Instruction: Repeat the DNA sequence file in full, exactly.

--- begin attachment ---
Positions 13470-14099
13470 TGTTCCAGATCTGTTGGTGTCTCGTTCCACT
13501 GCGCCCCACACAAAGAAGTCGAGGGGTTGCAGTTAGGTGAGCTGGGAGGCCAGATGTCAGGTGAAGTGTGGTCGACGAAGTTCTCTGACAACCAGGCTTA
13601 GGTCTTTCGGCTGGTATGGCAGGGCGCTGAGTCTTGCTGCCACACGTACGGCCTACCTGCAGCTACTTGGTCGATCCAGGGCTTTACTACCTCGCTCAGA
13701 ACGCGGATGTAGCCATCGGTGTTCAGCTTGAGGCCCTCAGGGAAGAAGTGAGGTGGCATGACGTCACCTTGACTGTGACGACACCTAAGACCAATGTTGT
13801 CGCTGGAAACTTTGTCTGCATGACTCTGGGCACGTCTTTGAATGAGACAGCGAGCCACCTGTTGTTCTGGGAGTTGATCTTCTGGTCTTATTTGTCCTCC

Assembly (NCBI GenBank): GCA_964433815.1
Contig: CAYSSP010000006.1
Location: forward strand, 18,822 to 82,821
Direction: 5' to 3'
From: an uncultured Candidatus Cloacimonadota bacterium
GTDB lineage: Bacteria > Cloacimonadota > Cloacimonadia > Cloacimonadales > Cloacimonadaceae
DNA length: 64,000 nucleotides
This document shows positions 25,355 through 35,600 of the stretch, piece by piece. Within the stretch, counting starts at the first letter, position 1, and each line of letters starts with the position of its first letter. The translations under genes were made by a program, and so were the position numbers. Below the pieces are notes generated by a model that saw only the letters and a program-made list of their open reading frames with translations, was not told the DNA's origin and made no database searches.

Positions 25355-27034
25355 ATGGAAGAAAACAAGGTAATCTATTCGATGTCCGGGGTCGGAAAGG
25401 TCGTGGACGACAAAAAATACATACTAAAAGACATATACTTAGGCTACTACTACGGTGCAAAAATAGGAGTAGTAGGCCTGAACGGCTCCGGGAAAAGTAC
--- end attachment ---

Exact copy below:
Positions 13470-14099
13470 TGTTCCAGATCTGTTGGTGTCTCGTTCCACT
13501 GCGCCCCACACAAAGAAGTCGAGGGGTTGCAGTTAGGTGAGCTGGGAGGCCAGATGTCAGGTGAAGTGTGGTCGACGAAGTTCTCTGACAACCAGGCTTA
13601 GGTCTTTCGGCTGGTATGGCAGGGCGCTGAGTCTTGCTGCCACACGTACGGCCTACCTGCAGCTACTTGGTCGATCCAGGGCTTTACTACCTCGCTCAGA
13701 ACGCGGATGTAGCCATCGGTGTTCAGCTTGAGGCCCTCAGGGAAGAAGTGAGGTGGCATGACGTCACCTTGACTGTGACGACACCTAAGACCAATGTTGT
13801 CGCTGGAAACTTTGTCTGCATGACTCTGGGCACGTCTTTGAATGAGACAGCGAGCCACCTGTTGTTCTGGGAGTTGATCTTCTGGTCTTATTTGTCCTCC

Assembly (NCBI GenBank): GCA_964433815.1
Contig: CAYSSP010000006.1
Location: forward strand, 18,822 to 82,821
Direction: 5' to 3'
From: an uncultured Candidatus Cloacimonadota bacterium
GTDB lineage: Bacteria > Cloacimonadota > Cloacimonadia > Cloacimonadales > Cloacimonadaceae
DNA length: 64,000 nucleotides
This document shows positions 25,355 through 35,600 of the stretch, piece by piece. Within the stretch, counting starts at the first letter, position 1, and each line of letters starts with the position of its first letter. The translations under genes were made by a program, and so were the position numbers. Below the pieces are notes generated by a model that saw only the letters and a program-made list of their open reading frames with translations, was not told the DNA's origin and made no database searches.

Positions 25355-27034
25355 ATGGAAGAAAACAAGGTAATCTATTCGATGTCCGGGGTCGGAAAGG
25401 TCGTGGACGACAAAAAATACATACTAAAAGACATATACTTAGGCTACTACTACGGTGCAAAAATAGGAGTAGTAGGCCTGAACGGCTCCGGGAAAAGTAC